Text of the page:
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Valuing Contributions to Major Advancements in Medicine

HeLa cellsHow do you place a value on human cells that have changed the entire trajectory of cancer treatment and have paved the way for medical breakthroughs in diseases like polio, HIV and HPV?

The best-selling book The Immortal Life of Henrietta Lacks – now also an HBO movie starring Oprah Winfrey – examines how, in 1951, cancer cells were harvested during a biopsy of an African-American woman without her knowledge. Those cells, known as HeLa cells, are the oldest and most commonly used human cell line in biomedical research and have had a significant impact on medical research and advancements in treatment for decades.

The story of Henrietta Lacks raises moral and ethical questions about patients’ rights. To start, the Lacks family was unaware their mother’s genetic tissue was taken and being used for research. Further, they never received any form of financial compensation for the profits gained by the medical community for more than 65 years. To this day, Lacks’ eldest son continues the family’s fight for compensation.

Her story also sheds light on the importance of valuation as a tool in cases involving intangible assets. In the Lacks case, at issue is the value both of Ms. Lacks’ cancer cells and the patents derived from their use, which have generated millions in revenue for the researchers who have used them. CPAs involved in economic damages calculations that include intangible assets may be faced with a variety of challenges. There are several best practices that can be applied no matter what assets are the subject of valuation. Here are a few to keep in mind:

Stick to Basic Practices

Henrietta Lacks’ cells made a sizable contribution to medical research. If a CPA or finance professional who performs fair value measurements were called upon to value that impact, he or she would follow standard practices that apply in any valuation, no matter the circumstance. The valuation specialist would use their research to determine which factors led to or could lead to outcomes in the case. They would also consider the expected financial results and the risks associated with those financial outcomes to determine a final value.

Perform Sufficient Research

Any analysis of economic damages begins with a series of questions. The valuation specialist must fully understand the premise of the case, alternatives available and the financial implications of those alternatives.

In a situation like the Lacks case, a valuation specialist would consider the time when the cells were first harvested to fully understand the context. Were there alternatives to this material that were readily available at the time or since then? Were these cell samples one in a million? One in 100,000? Knowing how many other similar cells were available then and now would have an impact on supply and demand issues and would affect value.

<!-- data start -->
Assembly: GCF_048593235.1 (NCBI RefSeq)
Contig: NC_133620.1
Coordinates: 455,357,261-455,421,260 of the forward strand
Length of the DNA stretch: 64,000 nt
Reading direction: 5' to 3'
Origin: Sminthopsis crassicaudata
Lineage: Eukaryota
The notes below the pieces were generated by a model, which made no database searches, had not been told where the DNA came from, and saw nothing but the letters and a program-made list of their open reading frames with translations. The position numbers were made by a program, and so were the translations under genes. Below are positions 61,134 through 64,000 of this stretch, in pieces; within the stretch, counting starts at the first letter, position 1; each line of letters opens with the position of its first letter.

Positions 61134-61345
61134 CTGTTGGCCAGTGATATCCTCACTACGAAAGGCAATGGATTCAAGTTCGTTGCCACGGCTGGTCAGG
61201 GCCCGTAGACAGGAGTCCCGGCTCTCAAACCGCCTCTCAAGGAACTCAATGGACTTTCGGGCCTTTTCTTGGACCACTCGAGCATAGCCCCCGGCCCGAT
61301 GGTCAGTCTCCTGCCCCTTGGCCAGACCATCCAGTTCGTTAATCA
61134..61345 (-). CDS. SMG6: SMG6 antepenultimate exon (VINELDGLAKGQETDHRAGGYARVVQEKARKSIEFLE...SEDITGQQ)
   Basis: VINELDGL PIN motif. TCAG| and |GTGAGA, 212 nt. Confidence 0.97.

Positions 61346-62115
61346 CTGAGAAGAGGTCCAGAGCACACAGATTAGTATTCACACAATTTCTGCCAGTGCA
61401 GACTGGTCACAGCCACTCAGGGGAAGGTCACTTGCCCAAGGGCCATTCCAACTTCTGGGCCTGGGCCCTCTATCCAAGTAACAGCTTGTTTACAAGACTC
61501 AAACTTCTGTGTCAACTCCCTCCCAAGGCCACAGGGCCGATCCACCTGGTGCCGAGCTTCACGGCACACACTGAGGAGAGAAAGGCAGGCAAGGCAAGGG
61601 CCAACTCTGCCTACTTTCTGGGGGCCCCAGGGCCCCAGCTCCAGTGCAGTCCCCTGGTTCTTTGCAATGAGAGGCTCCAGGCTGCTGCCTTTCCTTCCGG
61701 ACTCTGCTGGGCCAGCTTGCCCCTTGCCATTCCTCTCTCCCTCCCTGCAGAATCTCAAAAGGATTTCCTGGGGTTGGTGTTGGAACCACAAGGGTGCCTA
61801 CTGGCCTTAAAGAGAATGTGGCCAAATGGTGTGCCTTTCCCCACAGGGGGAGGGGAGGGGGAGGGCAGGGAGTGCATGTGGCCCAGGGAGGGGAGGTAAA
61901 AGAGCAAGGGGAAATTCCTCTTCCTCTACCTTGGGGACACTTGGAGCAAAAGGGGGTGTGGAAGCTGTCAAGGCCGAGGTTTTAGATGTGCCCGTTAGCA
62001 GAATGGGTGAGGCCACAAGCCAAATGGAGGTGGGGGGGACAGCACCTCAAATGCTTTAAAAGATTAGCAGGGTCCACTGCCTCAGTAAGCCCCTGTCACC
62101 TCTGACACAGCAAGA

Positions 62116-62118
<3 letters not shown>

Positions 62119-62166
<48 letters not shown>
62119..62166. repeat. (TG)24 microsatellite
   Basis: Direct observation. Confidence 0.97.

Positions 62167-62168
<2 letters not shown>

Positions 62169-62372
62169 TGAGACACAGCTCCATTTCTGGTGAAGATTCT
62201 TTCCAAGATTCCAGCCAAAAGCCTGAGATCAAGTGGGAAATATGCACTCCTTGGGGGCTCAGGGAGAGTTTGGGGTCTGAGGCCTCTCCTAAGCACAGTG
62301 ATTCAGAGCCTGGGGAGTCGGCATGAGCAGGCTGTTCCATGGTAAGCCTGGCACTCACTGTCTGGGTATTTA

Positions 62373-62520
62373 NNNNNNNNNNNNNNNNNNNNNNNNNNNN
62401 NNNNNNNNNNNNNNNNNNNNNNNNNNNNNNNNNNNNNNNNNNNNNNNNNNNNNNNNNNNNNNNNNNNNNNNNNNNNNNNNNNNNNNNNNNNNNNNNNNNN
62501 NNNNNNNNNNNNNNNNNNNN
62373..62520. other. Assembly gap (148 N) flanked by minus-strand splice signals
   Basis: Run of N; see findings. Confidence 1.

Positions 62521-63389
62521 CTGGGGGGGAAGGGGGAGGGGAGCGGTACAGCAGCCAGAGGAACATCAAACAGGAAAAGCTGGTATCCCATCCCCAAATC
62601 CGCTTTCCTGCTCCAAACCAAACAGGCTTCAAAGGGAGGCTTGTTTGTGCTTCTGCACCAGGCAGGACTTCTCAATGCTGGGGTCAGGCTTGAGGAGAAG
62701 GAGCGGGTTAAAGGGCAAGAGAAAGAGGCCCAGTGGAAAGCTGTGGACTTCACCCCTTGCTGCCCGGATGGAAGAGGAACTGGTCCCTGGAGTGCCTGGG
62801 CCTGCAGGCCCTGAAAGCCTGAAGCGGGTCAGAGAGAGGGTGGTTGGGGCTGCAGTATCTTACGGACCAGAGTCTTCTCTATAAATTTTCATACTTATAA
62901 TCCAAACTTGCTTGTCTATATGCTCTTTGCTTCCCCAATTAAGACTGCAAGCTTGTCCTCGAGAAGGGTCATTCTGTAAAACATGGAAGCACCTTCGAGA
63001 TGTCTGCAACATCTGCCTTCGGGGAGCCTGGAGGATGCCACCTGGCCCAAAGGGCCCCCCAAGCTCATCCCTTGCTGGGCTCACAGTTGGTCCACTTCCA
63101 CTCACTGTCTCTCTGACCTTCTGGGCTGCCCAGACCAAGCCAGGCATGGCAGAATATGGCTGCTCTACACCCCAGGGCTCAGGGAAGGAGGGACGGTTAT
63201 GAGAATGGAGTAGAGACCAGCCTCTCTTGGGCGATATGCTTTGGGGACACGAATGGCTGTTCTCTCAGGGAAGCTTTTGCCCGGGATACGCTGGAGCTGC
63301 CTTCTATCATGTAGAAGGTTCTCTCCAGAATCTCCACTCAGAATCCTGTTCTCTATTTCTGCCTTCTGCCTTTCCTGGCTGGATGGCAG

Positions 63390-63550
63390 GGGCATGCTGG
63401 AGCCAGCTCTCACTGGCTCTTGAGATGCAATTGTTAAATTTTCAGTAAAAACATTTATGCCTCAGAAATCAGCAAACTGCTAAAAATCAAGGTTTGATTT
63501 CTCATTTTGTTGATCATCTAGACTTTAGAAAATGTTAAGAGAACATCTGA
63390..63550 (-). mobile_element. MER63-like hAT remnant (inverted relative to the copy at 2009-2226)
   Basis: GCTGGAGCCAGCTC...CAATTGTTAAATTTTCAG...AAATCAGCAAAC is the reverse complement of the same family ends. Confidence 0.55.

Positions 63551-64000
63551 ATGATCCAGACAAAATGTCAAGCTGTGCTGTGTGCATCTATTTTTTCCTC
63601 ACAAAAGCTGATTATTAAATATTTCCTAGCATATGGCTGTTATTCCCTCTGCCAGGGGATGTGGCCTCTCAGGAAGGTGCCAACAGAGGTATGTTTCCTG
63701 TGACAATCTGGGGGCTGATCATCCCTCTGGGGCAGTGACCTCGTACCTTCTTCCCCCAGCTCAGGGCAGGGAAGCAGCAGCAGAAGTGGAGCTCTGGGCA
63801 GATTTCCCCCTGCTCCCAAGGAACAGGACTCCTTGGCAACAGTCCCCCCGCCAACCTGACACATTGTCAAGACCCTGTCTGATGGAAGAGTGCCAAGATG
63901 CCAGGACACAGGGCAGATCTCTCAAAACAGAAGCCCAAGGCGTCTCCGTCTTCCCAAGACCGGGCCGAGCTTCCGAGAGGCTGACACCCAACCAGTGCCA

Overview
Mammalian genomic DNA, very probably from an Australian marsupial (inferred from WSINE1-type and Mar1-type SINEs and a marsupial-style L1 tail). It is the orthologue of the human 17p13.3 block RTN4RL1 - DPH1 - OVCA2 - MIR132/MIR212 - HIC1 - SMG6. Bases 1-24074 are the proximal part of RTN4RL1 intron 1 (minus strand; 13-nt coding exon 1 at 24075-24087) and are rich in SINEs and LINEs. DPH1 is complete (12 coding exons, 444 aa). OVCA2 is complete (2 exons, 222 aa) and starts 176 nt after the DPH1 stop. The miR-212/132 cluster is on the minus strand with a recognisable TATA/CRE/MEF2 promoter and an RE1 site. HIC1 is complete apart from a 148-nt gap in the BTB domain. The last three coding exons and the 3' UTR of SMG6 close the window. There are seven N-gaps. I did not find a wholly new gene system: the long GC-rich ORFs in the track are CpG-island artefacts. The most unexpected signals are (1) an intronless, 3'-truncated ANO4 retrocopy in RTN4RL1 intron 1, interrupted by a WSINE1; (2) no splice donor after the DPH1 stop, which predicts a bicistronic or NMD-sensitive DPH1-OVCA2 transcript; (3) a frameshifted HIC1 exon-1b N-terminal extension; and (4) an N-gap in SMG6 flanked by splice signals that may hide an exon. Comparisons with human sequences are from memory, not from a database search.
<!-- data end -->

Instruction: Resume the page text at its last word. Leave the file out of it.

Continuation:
Valuation specialists would also have to explore legal issues, such as who had the rights to the cells at various points in time. In this case, even though the cells have been used since the 1950s, the Lacks family did not reach any agreement with the medical community until 2013. Valuation specialists wouldn’t make or offer any legal conclusions, but they would turn to experts for opinions that would be considered in determining asset value.

Identify Necessary Experts

Valuation specialists often specialize in specific areas based either on the industry or situation – such as health care or divorce – or the type of valuation – such as economic damages. In a highly specialized case like this one, a valuation specialist without sufficient background in medical research could enlist experts with the proper knowledge to help them understand the financial implications of the case. He or she would work with experts to assess the potential economic damages or economic benefit that would have been gained through use of the cancer cells.

Epilogue

In 2013, a court ruling established biomedical researchers must apply for and be granted permission by the National Institutes of Health (NIH) to use HeLa cells for research purposes. Further, it was determined that two members of the Lacks family would sit on the NIH committee responsible for reviewing those applications.

After more than 65 years, the outcome of the Lacks family’s fight for restitution will depend heavily on the valuation of their mother’s contribution to the vital field of cancer research. The question remains: How does one value such a significant contribution? A transparent and consistent methodology can give us our best answer.

Valuation is an intriguing field that offers practitioners a range of unique engagements. There’s widespread demand for CPAs with expertise in providing forensic and valuation services and computing economic damages, and that’s why the AICPA offers the Accredited in Business Valuation (ABV) and Certified in Financial Forensics (CFF) credentials. CPAs and finance professionals can learn more about how they can improve the transparency and consistency in valuations of intangible assets by following the new performance framework for the Certified in Entity and Intangible Valuations™ (CEIV™) credential.

Paul Wapner, CPA/ABV, CGMA, Lead Manager – Forensic and Valuation Services, Association of International Certified Professional Accountants.

HeLa cells courtesy of Shutterstock.

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